1) There are no published requalification criteria. I’m not about to waste a ton of my hotel stays “hoping” to requalify for elite status.
2) They do not honor elite benefits on point stays. This is probably the biggest dealbreaker–the whole point of accruing elite status is to reap the benefits when I finally get a chance to redeem points. I do not like being considered a freeloader when I decide to use my points to go on a vacation, which is how Intercontinental makes me feel.
Until these substantive changes happen, I may use my status a couple more times, but I’m not prioritizing Priority Club in my hotel elite status plans.
Hilton HHonors: As for Hilton, I find their awards to be inflated compared to Starwood and Hyatt and their Diamond benefits don’t warrant having to stay 3 more times–Diamond is achieved at 28 stays or 60 nights. Granted you can get the Hilton Surpass Amex and spend your way to Diamond, which I may consider down the road. Until then, I don’t see huge value in pursuing Hilton at this time.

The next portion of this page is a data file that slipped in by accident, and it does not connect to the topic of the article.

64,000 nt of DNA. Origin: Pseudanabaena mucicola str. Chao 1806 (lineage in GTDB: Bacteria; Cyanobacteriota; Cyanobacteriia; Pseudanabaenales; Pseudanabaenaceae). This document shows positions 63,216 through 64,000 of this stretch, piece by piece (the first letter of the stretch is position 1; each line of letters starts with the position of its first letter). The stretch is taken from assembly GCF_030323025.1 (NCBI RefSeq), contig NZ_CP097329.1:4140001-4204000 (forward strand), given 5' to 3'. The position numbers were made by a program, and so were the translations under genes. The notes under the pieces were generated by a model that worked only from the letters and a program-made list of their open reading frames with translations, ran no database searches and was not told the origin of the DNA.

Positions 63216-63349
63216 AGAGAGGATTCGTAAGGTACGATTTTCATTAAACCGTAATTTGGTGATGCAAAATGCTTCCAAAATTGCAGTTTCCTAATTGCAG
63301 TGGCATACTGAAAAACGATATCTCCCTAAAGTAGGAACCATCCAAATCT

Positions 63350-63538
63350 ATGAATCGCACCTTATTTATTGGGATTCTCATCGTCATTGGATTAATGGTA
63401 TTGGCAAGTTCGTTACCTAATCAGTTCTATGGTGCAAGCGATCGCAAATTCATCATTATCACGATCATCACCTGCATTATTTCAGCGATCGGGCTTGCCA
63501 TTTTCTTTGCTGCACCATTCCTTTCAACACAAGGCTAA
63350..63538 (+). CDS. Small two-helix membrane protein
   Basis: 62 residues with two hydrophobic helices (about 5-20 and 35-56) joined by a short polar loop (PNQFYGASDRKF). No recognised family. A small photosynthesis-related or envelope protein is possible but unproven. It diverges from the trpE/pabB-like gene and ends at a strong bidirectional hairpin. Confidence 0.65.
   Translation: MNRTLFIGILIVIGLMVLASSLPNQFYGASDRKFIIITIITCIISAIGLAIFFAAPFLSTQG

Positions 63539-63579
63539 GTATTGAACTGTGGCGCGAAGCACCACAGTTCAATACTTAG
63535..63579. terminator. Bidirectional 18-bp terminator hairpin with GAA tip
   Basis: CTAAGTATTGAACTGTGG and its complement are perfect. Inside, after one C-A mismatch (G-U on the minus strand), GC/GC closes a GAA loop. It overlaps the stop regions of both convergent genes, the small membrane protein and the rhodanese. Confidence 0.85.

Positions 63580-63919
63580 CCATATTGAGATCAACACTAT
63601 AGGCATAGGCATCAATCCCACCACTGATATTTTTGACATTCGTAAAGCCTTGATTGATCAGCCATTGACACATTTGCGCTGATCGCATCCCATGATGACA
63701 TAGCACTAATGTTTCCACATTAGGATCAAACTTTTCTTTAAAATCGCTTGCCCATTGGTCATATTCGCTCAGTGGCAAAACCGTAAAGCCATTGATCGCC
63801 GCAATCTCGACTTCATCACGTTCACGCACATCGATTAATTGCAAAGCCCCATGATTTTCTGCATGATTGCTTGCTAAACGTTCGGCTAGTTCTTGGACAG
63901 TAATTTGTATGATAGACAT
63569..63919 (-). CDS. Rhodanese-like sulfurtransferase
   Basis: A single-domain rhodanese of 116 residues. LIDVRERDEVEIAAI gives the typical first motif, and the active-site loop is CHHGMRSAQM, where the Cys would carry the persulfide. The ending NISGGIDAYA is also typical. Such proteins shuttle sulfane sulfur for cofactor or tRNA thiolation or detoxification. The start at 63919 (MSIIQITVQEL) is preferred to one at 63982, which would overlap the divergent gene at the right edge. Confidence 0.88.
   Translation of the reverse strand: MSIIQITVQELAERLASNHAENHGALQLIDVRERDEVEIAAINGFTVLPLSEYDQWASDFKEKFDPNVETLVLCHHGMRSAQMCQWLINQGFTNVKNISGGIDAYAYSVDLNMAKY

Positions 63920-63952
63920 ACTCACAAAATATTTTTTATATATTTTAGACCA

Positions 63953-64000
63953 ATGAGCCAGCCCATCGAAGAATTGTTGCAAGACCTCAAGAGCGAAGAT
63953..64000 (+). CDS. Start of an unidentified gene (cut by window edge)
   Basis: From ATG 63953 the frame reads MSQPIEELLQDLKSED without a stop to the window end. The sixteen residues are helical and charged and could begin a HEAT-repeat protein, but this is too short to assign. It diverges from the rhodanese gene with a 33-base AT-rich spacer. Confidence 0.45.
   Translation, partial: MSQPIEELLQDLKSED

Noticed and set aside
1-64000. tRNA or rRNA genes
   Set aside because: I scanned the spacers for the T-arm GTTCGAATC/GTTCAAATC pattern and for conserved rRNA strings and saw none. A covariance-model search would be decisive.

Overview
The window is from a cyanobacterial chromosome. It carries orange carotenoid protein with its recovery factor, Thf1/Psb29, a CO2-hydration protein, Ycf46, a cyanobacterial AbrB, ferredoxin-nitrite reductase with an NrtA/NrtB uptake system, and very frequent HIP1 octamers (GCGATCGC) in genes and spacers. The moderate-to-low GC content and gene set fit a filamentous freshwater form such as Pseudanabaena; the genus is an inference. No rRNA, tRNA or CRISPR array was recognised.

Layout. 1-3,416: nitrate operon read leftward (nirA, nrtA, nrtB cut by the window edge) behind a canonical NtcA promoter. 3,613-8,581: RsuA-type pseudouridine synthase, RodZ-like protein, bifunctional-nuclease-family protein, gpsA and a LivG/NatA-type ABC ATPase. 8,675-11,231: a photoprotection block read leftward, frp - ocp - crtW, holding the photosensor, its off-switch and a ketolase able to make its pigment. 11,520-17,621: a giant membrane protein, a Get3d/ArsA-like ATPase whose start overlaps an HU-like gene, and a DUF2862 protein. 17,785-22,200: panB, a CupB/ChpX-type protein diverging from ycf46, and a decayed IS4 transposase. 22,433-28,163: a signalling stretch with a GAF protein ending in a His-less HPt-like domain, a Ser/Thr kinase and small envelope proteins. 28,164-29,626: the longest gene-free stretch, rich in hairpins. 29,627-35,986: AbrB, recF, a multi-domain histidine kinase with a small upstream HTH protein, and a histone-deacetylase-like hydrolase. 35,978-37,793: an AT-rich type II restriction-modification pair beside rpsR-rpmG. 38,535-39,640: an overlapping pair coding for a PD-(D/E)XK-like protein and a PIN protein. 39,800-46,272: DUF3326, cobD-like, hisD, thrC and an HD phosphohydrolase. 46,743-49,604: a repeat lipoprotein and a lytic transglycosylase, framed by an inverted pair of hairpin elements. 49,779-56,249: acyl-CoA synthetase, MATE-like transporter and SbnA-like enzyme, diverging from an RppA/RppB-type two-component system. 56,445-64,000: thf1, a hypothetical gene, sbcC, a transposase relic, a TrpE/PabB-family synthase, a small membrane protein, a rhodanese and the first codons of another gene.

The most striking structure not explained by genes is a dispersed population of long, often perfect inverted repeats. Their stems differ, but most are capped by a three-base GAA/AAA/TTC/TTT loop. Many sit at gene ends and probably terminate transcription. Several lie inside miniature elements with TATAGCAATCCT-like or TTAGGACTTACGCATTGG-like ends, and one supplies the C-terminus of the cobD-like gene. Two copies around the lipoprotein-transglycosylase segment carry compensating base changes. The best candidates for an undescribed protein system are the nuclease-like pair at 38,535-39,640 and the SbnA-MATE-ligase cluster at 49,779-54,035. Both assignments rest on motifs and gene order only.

Marriott Rewards: As for Marriott, their Platinum status is achieved at 75 nights–yikes! Until that changes, it’s a no-go for me–plus I find their promotions to be incredibly boring.
I realize the rest of this post has focused on the very top tiers of hotel elite status, because to me, that’s where the most value lies. However there are still valuable perks to be had at the middle tiers of elite status as well. Here are a few details on what mid-tier status in the major hotel programs will get you.
Hilton HHonors Gold: Requires 16 stays or 36 nights or 60,000 earned base points during a calendar year. Perks include 25% bonus points on dollars spent at hotels, space-available upgrades, complimentary high-speed internet access, and executive club lounge access when upgraded to an executive room or continental breakfast.